Canadian crypto exchange QuadrigaCX says it cannot repay most of $190 million (£145m) in client holdings after its 30-year-old founder Gerald Cotten, the only person who knew the passwords to its “cold storage,” unexpectedly died in India in December 2018, Coindesk reported on Friday.
In a sworn affidavit with the Nova Scotia Supreme Court, widow Jennifer Robertson said that QuadrigaCX owes its customers some £145 million in both cryptocurrency and fiat money. QuadrigaCX has filed for creditor protection because it says it cannot access the funds stored in “cold storage,” just the comparatively smaller amount in a “hot wallet” used for transfers, CoinDesk wrote (£ translations ours):
The exchange holds roughly 26,500 bitcoin (£70 million), 11,000 bitcoin cash (£990k), 11,000 bitcoin cash SV (£540,000), 35,000 bitcoin gold (£270,000), nearly 200,000 litecoin (£5.1 million) and about 430,000 ether (£35.2 million), totalling £112 million, according to the affidavit.
It was not clear what portion of the exchange’s crypto holding were kept in cold storage, versus its hot wallet. In the affidavit, Robertson explained that “only a minimal amount of coins” were stored in the hot wallet, but specifics were not provided.
Robertson also said that Cotten held “sole responsibility for handling the funds and coins” and no other members of the team could access the stored funds. QuadrigaCX announced Cotten’s death in mid-January, saying he had died “due to complications with Crohn’s disease on December 9, 2018 while travelling in India, where he was opening an orphanage to provide a home and safe refuge for children in need.”
While Robertson has Cotten’s laptop in her possession, CoinDesk wrote, she says she does not know the password, and a technical expert recruited by the firm has been unable to bypass its encryption. She also says Cotten left behind no business records.
Some other reporting has suggested it is possible some of the funds in question moved after the case was publicised, and though the evidence was not definitive, it and the strange circumstances of Cotten’s death spurred accusations that his demise was either faked or the pretext for an exit scam by other parties with access to the holdings, according to CCN. However, Robertson included a death certificate in the filings, CoinDesk wrote.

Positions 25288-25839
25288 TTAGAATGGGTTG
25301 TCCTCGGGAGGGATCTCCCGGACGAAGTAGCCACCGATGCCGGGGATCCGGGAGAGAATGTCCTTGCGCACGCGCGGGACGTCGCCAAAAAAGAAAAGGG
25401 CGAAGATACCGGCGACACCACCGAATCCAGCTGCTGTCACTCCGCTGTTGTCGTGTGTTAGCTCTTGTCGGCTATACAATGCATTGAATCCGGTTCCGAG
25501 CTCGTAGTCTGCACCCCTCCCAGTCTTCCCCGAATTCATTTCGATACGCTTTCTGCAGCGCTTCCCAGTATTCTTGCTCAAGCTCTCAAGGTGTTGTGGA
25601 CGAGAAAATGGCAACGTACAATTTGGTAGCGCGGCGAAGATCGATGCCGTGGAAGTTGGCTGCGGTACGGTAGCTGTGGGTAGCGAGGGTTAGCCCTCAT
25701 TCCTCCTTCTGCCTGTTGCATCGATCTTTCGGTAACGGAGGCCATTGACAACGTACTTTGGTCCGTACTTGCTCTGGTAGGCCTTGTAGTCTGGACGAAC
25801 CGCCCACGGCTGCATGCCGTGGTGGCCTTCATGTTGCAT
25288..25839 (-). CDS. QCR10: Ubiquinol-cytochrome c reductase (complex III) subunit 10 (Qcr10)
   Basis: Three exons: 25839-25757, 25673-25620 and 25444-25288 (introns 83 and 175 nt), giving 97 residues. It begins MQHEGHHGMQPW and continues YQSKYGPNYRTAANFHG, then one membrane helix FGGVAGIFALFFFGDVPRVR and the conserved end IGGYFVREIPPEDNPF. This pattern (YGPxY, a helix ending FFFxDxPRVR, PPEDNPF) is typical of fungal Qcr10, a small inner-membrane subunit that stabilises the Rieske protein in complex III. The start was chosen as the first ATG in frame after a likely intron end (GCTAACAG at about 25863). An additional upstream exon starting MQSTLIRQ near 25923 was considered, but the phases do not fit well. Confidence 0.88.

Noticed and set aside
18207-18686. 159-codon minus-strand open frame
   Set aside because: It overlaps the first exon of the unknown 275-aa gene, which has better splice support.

According to CBC, the government confirmed a Canadian had died in India, but could not offer more details due to privacy laws.
As CBC noted, the Canadian Imperial Bank of Commerce froze $26 millions worth of QuadrigaCX’s assets in January 2018 “after finding irregularities with payment processing,” and a document from the Ontario Superior Court of Justice in 2018 concluded that “$67-million worth of transactions ended up improperly transferred into the personal account of Costodian Inc, the payment processor.” The issue was resolved, though according to CoinDesk, QuadrigaCX says the legal fight as well as ongoing issues with payment processors has “severely compromised” their ability to access tens of millions of dollars’ worth of holdings held by the processors.
A 2017 Wall Street Journal article noted that unlike stock exchanges, which only facilitate transactions, crypto exchanges are uniquely vulnerable because they store cryptocurrencies for their customers. However, typically the threats associated with this practice are hackers and other cybercriminals, rather than lost passwords.
In the filings, Robertson wrote that the exchange “urgently needs a stay of proceedings which will allow Quadriga and its contractors additional time to find whatever stores of cryptocurrency may be available and also to negotiate the bank drafts available to Quadriga,” CoinDesk wrote.
“This is a tough lesson learned,” Calgary customer Elvis Cavalic told CBC, adding that he had been unable to withdraw £11,500 in holdings in October 2018.
Featured image: Rick Bowmer (AP)